Novi Bečej and Vranjevo through History

Explore the extraordinary past of Novi Bečej and Vranjevo through the pages of the book 'Novi Bečej and Vranjevo through History.' Uncover political events, economic development, and cultural heritage of these Banat towns through richly documented stories. Follow the evolution from the earliest days to the present, delving into the intricate threads of political intrigues, economic transformations, and cultural ascensions. Experience the past through the eyes of the author as the pages of the book unfold before you, providing a unique perspective on the life and legacy of these significant locales.


Novi Becej is situated in the part of the Pannonian Plain, once a Roman province during the Roman Empire. The formation of the Pannonian Plain is linked to the evolution of the Eurasian mountain system, specifically the Carpathians. Before the Alps and Carpathians, this area was covered by the Mediterranean Sea. With the emergence of the Alps and the Dinaric Mountains, the connection to the Mediterranean was severed, and the Pannonian Plain became a continental sea - the so-called Sarmatian Sea.

As the Carpathians formed, a continental lake, known as the Pannonian or Pontic Sea (similar to today's Caspian Sea), emerged, disconnecting from other seas. The Panonian Sea, a western part of the larger Paretitis Sea stretching from the Alps to Turkestan in Asia, eventually turned into a freshwater Levantine lake due to geological shifts and sedimentation.

The Panonian Sea, broadly speaking, existed approximately 30 million years ago and disappeared over 600,000 years ago. The remnants of this sea, a significant lake, persisted in the deepest parts of the Pannonian Plain, between the Danube and Tisza rivers, Banat, and isolated basins.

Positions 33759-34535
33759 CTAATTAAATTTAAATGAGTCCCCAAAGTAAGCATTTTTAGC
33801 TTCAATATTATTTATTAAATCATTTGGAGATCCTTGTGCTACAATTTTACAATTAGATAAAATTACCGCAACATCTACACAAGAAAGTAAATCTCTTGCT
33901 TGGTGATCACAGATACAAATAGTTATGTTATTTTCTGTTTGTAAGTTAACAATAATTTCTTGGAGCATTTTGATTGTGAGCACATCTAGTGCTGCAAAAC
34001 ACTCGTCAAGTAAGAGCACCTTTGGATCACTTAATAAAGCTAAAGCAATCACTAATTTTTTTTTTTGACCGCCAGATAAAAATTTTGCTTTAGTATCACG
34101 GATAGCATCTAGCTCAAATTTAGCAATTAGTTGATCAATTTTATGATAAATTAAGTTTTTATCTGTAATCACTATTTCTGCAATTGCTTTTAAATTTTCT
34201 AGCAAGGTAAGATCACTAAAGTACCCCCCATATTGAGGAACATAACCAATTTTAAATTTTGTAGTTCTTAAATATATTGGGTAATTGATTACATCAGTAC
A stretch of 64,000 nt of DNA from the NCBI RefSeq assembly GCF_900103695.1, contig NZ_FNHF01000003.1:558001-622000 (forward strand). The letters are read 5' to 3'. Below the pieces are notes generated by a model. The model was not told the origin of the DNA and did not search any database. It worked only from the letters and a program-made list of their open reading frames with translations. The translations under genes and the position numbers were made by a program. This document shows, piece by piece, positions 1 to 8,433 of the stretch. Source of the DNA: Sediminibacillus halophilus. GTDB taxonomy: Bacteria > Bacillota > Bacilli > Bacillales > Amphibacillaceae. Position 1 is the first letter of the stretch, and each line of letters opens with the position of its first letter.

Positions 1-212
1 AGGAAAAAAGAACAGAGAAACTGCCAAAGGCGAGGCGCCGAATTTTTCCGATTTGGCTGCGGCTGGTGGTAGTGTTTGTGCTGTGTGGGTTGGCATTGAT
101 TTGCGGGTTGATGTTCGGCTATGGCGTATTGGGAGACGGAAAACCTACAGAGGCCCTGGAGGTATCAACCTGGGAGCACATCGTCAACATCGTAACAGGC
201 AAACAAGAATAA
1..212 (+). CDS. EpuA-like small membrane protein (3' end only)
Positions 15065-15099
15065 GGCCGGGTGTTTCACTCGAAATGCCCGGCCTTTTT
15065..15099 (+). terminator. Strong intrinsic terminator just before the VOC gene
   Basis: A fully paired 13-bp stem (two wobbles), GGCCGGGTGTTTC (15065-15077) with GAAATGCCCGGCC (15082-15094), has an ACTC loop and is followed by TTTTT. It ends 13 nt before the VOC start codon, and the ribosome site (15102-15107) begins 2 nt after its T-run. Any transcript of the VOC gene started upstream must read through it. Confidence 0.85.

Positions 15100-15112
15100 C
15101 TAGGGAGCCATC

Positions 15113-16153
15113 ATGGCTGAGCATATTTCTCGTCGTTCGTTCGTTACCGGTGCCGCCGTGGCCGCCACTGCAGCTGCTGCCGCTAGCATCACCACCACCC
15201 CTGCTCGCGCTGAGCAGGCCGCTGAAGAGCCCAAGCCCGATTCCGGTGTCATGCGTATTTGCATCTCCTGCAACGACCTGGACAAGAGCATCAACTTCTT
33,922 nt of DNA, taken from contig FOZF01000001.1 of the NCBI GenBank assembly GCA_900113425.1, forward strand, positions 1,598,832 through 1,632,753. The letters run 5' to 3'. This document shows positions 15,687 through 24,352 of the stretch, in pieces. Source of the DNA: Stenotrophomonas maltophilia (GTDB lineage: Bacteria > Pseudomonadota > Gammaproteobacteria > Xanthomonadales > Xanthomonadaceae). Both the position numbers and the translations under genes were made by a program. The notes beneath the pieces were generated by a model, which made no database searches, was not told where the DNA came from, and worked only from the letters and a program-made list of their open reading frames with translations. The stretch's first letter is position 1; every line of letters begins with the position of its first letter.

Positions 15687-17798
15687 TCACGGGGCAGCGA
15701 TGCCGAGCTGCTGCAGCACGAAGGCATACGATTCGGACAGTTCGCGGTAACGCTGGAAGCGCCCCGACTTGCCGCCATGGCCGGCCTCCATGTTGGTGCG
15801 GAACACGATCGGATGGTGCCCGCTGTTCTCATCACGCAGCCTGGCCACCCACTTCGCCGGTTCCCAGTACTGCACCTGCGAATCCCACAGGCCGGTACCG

Vojvodina, a gently sloping plain, was influenced by rivers - Danube, Drava, Tisza, and Sava - once connected to the Levantine Lake (Panonian Sea). After the rivers withdrew into their channels, the region faced prolonged floods, impacting settlement. Marshes and swamps formed, creating challenging conditions for human survival. Despite floods, rivers attracted people, offering natural protection, migration routes, and economic benefits through fishing and transportation.

Human life in Vojvodina dates back to the Neolithic era, evidenced by numerous archaeological sites, including those around Novi Becej and Vranjevo. Notably, a mammoth skull found near Novi Becej in 1947 provides insight into the transition from the Paleolithic to the Neolithic era.

The Middle Neolithic period in the region is represented by the Vinča and Potisje cultures, extending from 3400 to 2800 BCE. The Potisje culture, situated along the Middle and Lower Tisza, is crucial for studying Novi Becej's prehistory.

Archaeological sites like Borđoš and Matejski Brod near Novi Becej and Vranjevo showcase artifacts from the late Neolithic to the transition from Neolithic to the Bronze Age. Matejski Brod, a well-known site, reveals a settlement with ruins, graves, ceramics, and tools spanning from the third millennium BCE to the 13th century CE.

Discoveries like a bronze-age deposit found by Bogdan Radonić in 1951 near Novi Becej contribute to understanding the region's artisanal history. Borđoš exhibits prehistoric settlements, revealing a mixture of Potisje and Vinča cultures during the Late Stone Age and a Bronze Age settlement with associated burial sites.

These findings, including objects from Novi Becej and Vranjevo, are preserved in numerous museums, both in the country and abroad.

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